Service cards, returns, and appointments of nurses in the Spanish-American War, 1898-1939 can be found in Record Group 112. RG 112 also holds papers of hospital stewards, 1862-93, arranged alphabetically by the name of the steward. These papers contain orders, correspondence, discharges, and personal reports of the stewards. Additional information about women serving in medical capacities for the military can also be found in Record Group 94, Records of the Office of the Adjutant General.

Women in the Civil War
Source: Library of Congress, Prints and Photographs Division. 


Females who enlisted in the U.S. Military

Before WWI, the only women enlisted in the U.S. Military had to disguise themselves as men. Under the Naval Act of 1916, females found a legal loophole in which they could enlist in the military, because there was no clause barring females from enrolling in U.S. Navy Reserve.In 1917, the Bureau of Marine Inspection & Navigation allowed for the inclusion of personnel who could serve in a non-combative capacity, such as “radio operators, stenographers, nurses... and many other capacities in the industrial line.”[2] 

Several hundred women, such as Mary Agnes Monahan, became yeowomen and were stationed at U.S. Naval Bases during the WWI. From this point forward, attitudes towards women’s involvement in the military changed greatly. During WWII, over 350,000 women served in the U.S. Armed Forces in five different capacities:

Women Army Auxillary Corps (WAC)

Women Air Force Service Pilots (WASP)

Women Accepted For Volunteer Military Services (WAVES)

Women who service in the Marines and Coast Guard (SPARS)

Army and Navy Cadet Nursing Corps

A great deal of information related to a female service member’s occupational history is held in their Official Military Personnel File (OMPF). Copies of OMPFs can be ordered from the National Personnel Records Center using the Standard Form 180. Additional history about a veteran’s involvement in the military can be gleaned from online collections and files on Ancestry.com and Fold3.com. For information on women serving in the Cadet Nursing Corps consult, WWII Cadet Nursing Corps Card Files, available at Ancestry and Fold3.com. These cards provide the nurse’s name, location and length of service.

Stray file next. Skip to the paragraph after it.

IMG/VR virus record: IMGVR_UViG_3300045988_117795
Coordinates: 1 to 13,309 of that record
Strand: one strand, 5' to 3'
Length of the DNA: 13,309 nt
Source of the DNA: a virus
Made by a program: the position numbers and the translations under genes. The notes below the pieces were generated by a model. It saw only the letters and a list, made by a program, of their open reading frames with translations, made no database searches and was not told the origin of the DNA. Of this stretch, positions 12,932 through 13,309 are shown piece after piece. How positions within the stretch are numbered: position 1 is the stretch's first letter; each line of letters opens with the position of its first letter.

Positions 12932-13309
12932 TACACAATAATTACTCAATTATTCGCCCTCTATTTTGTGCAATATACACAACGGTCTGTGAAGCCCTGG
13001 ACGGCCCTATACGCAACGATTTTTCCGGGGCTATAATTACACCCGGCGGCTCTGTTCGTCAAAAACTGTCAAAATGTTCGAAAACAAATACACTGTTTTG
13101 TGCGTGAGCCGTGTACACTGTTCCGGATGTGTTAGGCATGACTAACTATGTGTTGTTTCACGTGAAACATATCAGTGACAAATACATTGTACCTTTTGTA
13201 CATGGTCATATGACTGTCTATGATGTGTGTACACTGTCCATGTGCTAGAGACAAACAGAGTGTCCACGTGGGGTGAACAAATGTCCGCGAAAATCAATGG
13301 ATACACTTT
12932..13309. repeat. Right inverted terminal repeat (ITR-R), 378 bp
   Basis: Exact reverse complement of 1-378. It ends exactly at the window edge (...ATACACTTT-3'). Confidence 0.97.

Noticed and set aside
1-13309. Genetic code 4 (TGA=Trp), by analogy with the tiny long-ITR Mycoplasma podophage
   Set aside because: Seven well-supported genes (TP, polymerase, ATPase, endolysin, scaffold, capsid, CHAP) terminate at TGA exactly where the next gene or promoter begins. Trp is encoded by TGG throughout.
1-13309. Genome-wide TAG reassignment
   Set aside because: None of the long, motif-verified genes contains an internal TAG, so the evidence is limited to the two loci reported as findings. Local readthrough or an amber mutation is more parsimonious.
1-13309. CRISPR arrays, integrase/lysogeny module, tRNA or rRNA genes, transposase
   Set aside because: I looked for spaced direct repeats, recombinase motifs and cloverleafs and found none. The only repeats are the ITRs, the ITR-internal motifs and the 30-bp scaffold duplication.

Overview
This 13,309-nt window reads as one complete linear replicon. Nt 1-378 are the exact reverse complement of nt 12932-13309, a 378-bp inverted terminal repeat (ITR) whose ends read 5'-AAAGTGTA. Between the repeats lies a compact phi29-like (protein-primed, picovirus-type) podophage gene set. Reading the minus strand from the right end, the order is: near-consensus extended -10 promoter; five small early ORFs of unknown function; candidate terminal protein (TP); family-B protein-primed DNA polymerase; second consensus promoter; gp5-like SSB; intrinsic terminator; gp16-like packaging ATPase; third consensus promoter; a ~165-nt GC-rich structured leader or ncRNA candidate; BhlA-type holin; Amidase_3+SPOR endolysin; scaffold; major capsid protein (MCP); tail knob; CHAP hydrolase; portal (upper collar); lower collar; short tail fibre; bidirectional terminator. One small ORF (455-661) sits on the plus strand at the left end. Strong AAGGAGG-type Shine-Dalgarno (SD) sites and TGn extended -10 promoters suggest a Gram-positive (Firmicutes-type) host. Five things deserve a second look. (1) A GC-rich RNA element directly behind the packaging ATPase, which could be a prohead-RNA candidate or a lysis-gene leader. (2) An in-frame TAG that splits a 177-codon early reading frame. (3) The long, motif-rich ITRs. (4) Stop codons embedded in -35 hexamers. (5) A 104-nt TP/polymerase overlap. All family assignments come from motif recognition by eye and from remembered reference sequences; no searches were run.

Obtaining a Civilian Personnel File

Historically, the U.S. Government’s work force is one dominated by men, but overtime, thanks to the women who were courageous pioneers not deterred by the status quo, they made their way into jobs traditionally reserved for men. The National Archives holds records documenting the appointment and service of federal government employees who served in military affiliated government bureaus. If you are research a federal employee, the first important step is for you to do some personal research to help narrow in on what department she served under and her years of service.

The National Archives holds Official Personnel Folders for Civilian Government Employees from 1850 to 1951. Requests for these files can be made by writing to National Archives and must include some basic information for an archivist to locate the file.[3]

Official Personnel Folders after 1951 are classified as “Federal Records” and not “Archival”, thus only certain information may be available to third party researchers. Under the Freedom of Information Act (FOIA), only the former employee or a third party research that receives authorization from the former employee can access the full contents of the file.[4]

 Do you have any women in your family who served in the military?


[1] “Seamen and Yeowomen Killed in Auto Accident.” The Official U.S. Bulletin, Tuesday, 10 Sep 1918, page 14. Published in Official U.S. Bulletin, Issues 402-451 (Washington, D.C.: Committee on Public Information, 1918.): accessed at Google Books.

[2] Nathaniel Patch, “The Story of the Female Yeomen during the First World War.” Prologue (Fall 2006), Vol.38, no.3: accessed at http://www.archives.gov/publications/prologue/2006/fall/yeoman-f.html

[3] National Archives at St. Louis, “Official Personnel Folders (OPF), Archival Holdings and Access, ca. 1850-1951.” http://www.archives.gov/st-louis/archival-programs/civilian-personnel-archival/index.html

[4] National Archives at St. Louis. “Official Personnel Folders (OPF), Federal (non-archival) Holdings and Access.”: accessed at http://www.archives.gov/st-louis/civilian-personnel/index.html


Further Reading & Resources:

Archives Library Information Center. “Women.”: accessed at http://www.archives.gov/research/alic/reference/womens-history.html. This is a great list of resources for learning more about the history of Women in the United States.

National Archives at St. Louis. “ “Official Personnel Folder (OPF), Archival Holdings and Access.”: accessed at http://www.archives.gov/st-louis/archival-programs/civilian-personnel-archival/official-personnel-folders-archival-holdings-table.html

National Archives Trust Fund Board. Guide to Genealogical Research in the National Archives. (Washington, D.C.: National Archives and Records Administration, 1985.) See chapter 4, "Records of the Regular Army," Chapter 7, “Pension Records” and chapter 14, “Records of Civilian Government Employees.”

U.S. Naval War College - Naval Historical Collection. “Women in World War II Oral Histories.”: accessed at https://usnwcarchive.org/items/browse?collection=25

Women in Military Service For America Memorial Foundation, Inc. “History & Collections - Welcome.”: accessed at http://www.womensmemorial.org/H&C/h&cwelcome.html


Jake Fletcher is a genealogist, lecturer, and blogger. Jake has been researching and writing about genealogy since 2008 on his research blog Travelogues of a Genealogist. He currently volunteers as a research assistant at the National Archives in Waltham, Massachusetts and is Vice President of the New England Association of Professional Genealogists (NEAPG).